NASA's Orion spacecraft is about to set a distance record from Earth

NASA’s Orion spacecraft is about to set a distance record from Earth


Ten days after launching from Kennedy Space Center, NASA’s Orion spacecraft entered a deep orbit around the Moon on Friday, achieving another key milestone in a mission that space agency officials say will s has gone extremely well so far.

Orion’s thrusters fired at 4:52 p.m. Eastern Time for 1.5 minutes, placing the craft in orbit some 40,000 to 50,000 miles above the lunar surface. This orbit will put Orion on track to break the record for the furthest distance from Earth traveled by “a spacecraft designed to carry humans to deep space and safely return to Earth.” The current record of 248,655 miles was set by Apollo 13 in 1970, NASA said in a statement.

Orion is expected to surpass that at 7:42 a.m. Eastern Time Saturday. The spacecraft is expected to reach its maximum distance of more than 270,000 miles from Earth at 4:13 p.m. Eastern Time Monday, NASA said.

The distant orbit, which requires little fuel to maintain, will allow Orion to test its systems to see how the vehicle performs. The orbit is so large, however, that the craft will only complete about half an orbit in six days before beginning its flight back to Earth.

The flight, without any astronauts on board, is the first step in NASA’s Artemis program, which aims to bring astronauts back to the lunar surface for the first time since the Apollo missions of the late 1960s and early 1970s .

Using cameras mounted on the outside of the spacecraft, Orion sent back spectacular images and live video of its journey. including spectacular images of Earth, seen suspended in the distance, more than 200,000 miles away, in the vast inky darkness of space.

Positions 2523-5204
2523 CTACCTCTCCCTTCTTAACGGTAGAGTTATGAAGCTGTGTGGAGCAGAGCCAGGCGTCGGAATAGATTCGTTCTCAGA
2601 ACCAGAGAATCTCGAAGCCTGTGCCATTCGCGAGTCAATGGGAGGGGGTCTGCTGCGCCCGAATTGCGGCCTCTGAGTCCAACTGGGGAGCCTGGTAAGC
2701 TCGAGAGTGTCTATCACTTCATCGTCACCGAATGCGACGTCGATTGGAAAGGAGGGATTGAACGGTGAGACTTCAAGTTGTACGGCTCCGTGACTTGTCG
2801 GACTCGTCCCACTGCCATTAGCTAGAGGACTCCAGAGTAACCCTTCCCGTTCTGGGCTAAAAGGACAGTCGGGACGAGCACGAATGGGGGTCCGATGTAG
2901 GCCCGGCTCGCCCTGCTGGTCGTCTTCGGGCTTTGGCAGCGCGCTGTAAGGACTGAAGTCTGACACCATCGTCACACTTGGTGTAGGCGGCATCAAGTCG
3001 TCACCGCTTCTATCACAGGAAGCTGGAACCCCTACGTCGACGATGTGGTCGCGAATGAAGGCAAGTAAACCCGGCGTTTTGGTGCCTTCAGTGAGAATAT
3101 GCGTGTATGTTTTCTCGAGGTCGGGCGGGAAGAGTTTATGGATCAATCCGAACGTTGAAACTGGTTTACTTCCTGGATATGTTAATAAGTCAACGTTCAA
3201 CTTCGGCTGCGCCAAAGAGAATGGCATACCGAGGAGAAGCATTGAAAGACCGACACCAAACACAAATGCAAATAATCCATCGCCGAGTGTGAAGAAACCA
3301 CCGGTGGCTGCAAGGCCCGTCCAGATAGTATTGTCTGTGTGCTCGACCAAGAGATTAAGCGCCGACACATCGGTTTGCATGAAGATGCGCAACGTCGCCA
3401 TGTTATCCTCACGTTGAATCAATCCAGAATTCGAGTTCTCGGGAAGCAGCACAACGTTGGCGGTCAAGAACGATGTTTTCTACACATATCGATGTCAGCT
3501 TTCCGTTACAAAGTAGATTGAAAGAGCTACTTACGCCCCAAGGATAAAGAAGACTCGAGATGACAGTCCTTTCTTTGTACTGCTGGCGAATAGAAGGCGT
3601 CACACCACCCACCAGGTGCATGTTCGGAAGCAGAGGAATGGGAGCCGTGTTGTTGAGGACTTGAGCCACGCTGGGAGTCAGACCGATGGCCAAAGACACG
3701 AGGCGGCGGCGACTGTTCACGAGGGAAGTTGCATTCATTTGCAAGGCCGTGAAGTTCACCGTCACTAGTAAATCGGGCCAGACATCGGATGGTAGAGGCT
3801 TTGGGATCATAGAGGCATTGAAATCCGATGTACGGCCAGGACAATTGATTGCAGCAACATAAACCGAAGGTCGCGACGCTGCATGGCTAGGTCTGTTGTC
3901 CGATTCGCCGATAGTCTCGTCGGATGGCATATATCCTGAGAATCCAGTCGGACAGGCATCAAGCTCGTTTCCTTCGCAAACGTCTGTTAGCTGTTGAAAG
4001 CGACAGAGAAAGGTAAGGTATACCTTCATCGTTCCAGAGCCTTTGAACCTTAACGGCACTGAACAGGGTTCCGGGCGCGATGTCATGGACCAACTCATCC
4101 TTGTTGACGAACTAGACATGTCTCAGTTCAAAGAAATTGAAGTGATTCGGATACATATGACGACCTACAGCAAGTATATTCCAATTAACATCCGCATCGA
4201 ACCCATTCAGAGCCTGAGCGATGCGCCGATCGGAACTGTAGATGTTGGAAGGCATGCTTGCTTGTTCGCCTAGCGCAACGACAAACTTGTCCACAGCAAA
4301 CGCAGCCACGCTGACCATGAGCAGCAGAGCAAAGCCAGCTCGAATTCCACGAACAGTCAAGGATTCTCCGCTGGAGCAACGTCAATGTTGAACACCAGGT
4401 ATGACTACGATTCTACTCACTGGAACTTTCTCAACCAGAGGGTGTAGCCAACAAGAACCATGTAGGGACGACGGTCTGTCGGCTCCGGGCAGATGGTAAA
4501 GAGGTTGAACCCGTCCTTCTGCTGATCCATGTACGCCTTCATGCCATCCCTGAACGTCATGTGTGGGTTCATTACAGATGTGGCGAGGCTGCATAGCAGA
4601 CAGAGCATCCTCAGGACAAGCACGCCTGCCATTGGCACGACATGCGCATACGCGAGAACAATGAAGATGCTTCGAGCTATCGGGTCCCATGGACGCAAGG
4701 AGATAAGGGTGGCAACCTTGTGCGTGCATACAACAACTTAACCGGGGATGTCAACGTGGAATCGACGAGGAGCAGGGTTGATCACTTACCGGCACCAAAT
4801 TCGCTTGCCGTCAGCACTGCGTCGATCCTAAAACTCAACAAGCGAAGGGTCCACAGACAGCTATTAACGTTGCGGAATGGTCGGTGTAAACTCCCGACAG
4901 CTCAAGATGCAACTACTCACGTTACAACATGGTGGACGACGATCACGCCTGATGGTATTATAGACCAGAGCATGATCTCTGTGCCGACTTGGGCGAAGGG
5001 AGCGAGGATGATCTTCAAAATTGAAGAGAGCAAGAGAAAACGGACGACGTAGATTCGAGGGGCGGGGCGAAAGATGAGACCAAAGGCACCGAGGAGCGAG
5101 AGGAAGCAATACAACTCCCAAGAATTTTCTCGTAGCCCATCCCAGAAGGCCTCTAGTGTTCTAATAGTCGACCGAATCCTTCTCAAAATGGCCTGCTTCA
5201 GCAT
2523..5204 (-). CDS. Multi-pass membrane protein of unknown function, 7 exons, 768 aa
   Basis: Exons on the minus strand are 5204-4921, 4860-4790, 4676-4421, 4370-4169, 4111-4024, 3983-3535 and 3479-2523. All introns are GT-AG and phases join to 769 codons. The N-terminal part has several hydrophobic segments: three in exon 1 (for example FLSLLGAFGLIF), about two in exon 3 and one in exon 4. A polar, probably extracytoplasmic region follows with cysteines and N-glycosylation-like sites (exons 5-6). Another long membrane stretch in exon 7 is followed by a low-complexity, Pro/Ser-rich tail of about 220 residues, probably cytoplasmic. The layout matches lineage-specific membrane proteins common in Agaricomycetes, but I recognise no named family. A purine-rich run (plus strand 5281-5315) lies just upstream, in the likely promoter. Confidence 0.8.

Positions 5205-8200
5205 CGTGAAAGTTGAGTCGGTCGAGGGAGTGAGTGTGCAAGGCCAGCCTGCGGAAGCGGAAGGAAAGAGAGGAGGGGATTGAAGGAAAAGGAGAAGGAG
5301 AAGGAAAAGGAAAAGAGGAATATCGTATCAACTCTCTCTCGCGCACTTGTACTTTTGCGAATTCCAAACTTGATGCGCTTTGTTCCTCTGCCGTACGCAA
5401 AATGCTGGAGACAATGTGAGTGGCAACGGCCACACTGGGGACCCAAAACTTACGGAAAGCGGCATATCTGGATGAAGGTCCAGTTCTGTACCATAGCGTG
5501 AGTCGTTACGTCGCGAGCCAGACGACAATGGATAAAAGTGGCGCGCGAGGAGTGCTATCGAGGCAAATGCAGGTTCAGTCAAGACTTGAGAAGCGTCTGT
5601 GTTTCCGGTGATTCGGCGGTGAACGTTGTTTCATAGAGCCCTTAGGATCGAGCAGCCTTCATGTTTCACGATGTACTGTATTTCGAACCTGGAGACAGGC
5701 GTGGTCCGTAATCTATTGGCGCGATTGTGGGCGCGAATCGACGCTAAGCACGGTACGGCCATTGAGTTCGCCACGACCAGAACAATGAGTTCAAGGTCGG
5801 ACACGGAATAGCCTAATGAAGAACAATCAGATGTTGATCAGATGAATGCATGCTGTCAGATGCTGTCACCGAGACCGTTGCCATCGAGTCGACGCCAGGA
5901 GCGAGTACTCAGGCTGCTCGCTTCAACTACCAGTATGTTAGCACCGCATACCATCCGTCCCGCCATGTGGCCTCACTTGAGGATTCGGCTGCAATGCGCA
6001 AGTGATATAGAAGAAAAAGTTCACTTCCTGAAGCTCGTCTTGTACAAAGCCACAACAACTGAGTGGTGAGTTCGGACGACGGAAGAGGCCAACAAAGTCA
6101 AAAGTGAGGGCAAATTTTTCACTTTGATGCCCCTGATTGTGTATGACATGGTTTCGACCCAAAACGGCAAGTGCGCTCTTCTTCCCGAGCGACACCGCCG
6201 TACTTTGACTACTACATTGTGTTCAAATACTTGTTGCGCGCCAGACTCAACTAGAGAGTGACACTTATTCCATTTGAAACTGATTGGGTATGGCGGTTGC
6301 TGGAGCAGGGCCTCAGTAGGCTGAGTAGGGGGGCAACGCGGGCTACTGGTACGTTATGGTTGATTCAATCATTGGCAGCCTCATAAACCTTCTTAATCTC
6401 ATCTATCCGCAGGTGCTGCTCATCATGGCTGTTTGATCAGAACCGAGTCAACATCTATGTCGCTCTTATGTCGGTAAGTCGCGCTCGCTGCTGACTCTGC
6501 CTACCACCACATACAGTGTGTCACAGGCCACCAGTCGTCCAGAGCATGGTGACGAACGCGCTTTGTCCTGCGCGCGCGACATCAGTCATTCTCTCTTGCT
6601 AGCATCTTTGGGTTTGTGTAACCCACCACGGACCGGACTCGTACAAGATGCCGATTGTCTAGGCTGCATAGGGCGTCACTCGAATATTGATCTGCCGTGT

If the current mission, known as Artemis I, goes well, NASA is planning a second flight, this time with astronauts on board, as soon as 2024. This mission, known as Artemis II, would also be orbiting the moon, landing with humans. come next.

“The mission continues to proceed as planned, and ground systems, our operational teams and the Orion spacecraft continue to exceed expectations,” Mike Sarafin, the mission’s Artemis I mission manager, said this week. Nasa. “And we continue to learn about this new deep spacecraft along the way.”

He said the Space Launch System rocket, even more powerful than the Apollo-era Saturn V, performed so well that the results were “appetizing”. Its massive thrust, however, damaged its mobile launch tower, including blowing up the tower’s elevator doors. But, overall, “the structure itself held up well,” Sarafin said.

After Orion completes half an orbit around the moon, it will launch around the moon towards home.

One of the main tests will take place when the spacecraft re-rent Earth’s atmosphere, traveling at around 25,000 mph. Friction with thickening air will produce temperatures as high as 5,000 degrees Fahrenheit.

The spacecraft is expected to crash into the Pacific Ocean off San Diego on December 11.

Although there are no actual astronauts aboard the Artemis I mission, there is a dummy named Moonikin Campos who sits in the commander’s seat of the Orion spacecraft. It is equipped with a suit and sensors to provide information on what the journey will be like for future astronauts.

The seat has two sensors to record acceleration and vibration. The spacesuit has sensors to record radiation levels.

The name “Moonikin” was chosen in a public competition. Campos was chosen in honor of Arturo Campos, a former NASA engineer who played a key role in the recovery of the Apollo 13 spacecraft after the mission went wrong.

Two mannequin torsos also overlap. Named Zohar and Helga, they are made from materials that, according to NASA, “mimicking human bones, soft tissues and organs of an adult female.” (Women are thought to be more susceptible to radiation exposure than men.)

They also have sensors to measure radiation. Zohar has a radiation vest, but Helga doesn’t.

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